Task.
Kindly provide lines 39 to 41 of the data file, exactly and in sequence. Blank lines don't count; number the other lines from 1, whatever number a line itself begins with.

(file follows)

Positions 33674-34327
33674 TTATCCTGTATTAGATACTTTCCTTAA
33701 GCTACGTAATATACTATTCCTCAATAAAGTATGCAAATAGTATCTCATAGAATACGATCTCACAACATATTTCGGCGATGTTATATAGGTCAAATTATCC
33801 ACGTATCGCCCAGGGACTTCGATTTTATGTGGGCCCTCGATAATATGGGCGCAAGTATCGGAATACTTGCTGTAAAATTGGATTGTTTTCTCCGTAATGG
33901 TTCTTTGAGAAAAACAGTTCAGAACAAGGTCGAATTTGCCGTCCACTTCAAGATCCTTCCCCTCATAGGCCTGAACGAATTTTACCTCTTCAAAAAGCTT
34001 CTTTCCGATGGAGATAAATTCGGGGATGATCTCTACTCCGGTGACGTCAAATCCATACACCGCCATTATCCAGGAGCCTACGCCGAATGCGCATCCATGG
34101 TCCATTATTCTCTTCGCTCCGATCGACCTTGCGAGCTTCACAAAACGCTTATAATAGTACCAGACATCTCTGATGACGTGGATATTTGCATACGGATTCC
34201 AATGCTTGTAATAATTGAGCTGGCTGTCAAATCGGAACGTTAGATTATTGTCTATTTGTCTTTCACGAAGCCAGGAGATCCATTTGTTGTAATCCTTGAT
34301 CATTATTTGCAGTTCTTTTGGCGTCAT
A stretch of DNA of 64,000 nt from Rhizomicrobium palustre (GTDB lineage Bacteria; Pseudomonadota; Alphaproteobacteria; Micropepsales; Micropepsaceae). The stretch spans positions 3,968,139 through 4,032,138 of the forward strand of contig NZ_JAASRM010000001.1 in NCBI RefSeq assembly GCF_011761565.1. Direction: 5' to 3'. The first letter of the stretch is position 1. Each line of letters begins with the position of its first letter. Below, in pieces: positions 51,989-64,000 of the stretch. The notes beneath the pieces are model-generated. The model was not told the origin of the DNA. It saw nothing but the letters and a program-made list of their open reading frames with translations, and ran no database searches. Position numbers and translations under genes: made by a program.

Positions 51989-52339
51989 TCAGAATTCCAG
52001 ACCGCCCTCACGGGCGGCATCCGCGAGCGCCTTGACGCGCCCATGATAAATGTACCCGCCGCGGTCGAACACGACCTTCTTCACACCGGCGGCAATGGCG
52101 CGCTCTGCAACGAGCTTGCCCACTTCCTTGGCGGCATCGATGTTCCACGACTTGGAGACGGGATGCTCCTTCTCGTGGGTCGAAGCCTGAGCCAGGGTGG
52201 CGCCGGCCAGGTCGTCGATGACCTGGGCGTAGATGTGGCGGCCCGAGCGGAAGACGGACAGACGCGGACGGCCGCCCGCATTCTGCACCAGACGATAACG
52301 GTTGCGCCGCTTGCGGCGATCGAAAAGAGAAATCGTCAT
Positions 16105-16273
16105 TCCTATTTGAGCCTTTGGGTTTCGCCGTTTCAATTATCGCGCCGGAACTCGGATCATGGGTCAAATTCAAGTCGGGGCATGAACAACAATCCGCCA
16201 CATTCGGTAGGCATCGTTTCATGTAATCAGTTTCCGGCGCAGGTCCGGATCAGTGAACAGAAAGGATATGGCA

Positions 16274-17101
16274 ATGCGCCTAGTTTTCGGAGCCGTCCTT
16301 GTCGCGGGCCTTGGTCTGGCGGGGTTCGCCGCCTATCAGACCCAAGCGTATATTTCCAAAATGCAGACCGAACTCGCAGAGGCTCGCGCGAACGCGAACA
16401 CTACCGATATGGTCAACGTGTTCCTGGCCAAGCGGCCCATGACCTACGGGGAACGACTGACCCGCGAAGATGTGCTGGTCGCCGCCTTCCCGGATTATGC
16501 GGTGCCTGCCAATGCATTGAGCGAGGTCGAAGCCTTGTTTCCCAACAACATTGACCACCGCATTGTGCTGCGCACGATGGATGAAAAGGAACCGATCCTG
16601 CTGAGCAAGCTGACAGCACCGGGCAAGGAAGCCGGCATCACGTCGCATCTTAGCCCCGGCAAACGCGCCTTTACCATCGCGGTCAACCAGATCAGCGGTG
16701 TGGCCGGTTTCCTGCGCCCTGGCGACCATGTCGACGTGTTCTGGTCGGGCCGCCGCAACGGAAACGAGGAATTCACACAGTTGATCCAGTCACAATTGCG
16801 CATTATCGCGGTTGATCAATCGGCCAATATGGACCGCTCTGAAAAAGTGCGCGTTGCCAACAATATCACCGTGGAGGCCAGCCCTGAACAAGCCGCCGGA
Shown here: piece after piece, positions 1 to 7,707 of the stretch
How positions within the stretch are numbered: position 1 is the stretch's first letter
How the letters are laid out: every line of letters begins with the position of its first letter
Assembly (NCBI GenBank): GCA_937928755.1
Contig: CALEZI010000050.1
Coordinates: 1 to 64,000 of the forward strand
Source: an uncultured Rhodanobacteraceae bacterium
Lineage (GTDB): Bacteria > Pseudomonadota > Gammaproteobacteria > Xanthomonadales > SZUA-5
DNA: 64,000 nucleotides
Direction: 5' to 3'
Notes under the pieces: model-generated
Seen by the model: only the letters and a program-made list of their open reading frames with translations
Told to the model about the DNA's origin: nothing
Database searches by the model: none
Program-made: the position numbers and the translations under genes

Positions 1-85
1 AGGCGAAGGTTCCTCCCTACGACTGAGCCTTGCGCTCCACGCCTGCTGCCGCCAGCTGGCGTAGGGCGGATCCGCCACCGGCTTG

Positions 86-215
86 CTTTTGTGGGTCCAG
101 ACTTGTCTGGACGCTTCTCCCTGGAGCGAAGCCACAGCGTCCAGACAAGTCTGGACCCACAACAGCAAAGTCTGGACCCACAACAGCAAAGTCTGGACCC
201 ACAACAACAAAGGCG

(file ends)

Seen by the model: only the letters and a program-made list of their open reading frames with translations
Told to the model about the DNA's origin: nothing
Database searches by the model: none